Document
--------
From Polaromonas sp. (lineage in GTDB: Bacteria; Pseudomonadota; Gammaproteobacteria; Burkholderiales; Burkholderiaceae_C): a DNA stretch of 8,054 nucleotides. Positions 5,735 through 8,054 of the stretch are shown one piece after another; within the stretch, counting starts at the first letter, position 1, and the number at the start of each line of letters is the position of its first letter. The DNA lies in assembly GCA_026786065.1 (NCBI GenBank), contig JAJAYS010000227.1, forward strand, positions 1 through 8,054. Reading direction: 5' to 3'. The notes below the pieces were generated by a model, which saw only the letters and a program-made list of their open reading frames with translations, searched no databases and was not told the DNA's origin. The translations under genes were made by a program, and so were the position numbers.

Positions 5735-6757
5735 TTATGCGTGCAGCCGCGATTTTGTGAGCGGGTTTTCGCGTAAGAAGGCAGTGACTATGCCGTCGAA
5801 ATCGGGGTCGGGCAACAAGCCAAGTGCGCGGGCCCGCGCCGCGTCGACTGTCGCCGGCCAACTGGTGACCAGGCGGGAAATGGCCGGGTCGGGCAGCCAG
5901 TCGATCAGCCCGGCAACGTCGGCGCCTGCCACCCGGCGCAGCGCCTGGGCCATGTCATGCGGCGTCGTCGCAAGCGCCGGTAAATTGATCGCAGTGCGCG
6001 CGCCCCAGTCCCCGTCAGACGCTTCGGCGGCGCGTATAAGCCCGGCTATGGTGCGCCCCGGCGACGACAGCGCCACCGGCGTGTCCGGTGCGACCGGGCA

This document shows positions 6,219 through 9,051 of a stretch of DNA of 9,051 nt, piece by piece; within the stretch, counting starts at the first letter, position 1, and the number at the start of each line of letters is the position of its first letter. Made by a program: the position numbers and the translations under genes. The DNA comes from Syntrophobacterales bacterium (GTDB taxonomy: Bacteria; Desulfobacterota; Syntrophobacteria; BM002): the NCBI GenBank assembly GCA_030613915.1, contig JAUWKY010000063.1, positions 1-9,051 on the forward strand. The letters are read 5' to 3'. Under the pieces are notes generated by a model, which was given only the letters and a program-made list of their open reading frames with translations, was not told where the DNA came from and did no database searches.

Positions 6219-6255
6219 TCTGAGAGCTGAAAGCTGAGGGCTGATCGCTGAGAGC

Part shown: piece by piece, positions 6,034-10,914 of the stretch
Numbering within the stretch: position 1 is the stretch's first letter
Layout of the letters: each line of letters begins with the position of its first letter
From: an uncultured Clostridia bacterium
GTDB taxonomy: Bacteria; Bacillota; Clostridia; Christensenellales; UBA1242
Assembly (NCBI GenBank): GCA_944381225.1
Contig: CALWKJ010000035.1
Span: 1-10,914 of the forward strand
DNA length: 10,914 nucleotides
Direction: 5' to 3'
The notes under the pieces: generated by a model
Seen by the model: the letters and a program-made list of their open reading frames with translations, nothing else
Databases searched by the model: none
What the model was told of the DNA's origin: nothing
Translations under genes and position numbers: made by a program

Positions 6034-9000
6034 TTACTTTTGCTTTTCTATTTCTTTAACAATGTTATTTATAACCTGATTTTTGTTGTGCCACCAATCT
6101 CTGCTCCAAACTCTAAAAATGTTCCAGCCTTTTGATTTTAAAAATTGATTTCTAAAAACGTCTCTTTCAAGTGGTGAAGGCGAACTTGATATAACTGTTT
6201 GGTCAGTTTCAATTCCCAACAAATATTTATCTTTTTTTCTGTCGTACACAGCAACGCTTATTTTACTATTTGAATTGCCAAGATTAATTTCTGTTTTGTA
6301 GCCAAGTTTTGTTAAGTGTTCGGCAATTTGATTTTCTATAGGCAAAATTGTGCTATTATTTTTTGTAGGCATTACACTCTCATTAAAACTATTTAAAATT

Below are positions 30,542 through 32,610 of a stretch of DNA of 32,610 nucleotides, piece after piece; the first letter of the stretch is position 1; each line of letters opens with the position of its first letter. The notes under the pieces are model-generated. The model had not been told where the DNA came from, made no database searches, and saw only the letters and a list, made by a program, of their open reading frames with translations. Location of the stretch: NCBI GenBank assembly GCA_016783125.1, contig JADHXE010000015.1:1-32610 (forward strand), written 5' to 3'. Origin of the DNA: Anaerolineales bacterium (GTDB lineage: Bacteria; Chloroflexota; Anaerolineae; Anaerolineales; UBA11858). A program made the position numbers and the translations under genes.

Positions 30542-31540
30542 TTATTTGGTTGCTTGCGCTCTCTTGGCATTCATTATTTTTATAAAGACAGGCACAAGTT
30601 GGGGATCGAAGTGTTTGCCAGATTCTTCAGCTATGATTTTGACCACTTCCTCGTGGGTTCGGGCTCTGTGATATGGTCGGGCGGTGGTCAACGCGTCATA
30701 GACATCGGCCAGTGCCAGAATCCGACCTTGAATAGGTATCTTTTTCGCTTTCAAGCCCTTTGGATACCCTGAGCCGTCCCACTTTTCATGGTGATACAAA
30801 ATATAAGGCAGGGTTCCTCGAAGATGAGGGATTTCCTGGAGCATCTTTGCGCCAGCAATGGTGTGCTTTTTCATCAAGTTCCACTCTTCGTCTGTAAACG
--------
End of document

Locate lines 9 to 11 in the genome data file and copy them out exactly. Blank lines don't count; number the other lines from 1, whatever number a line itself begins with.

6219 TCTGAGAGCTGAAAGCTGAGGGCTGATCGCTGAGAGC

Part shown: piece by piece, positions 6,034-10,914 of the stretch
Numbering within the stretch: position 1 is the stretch's first letter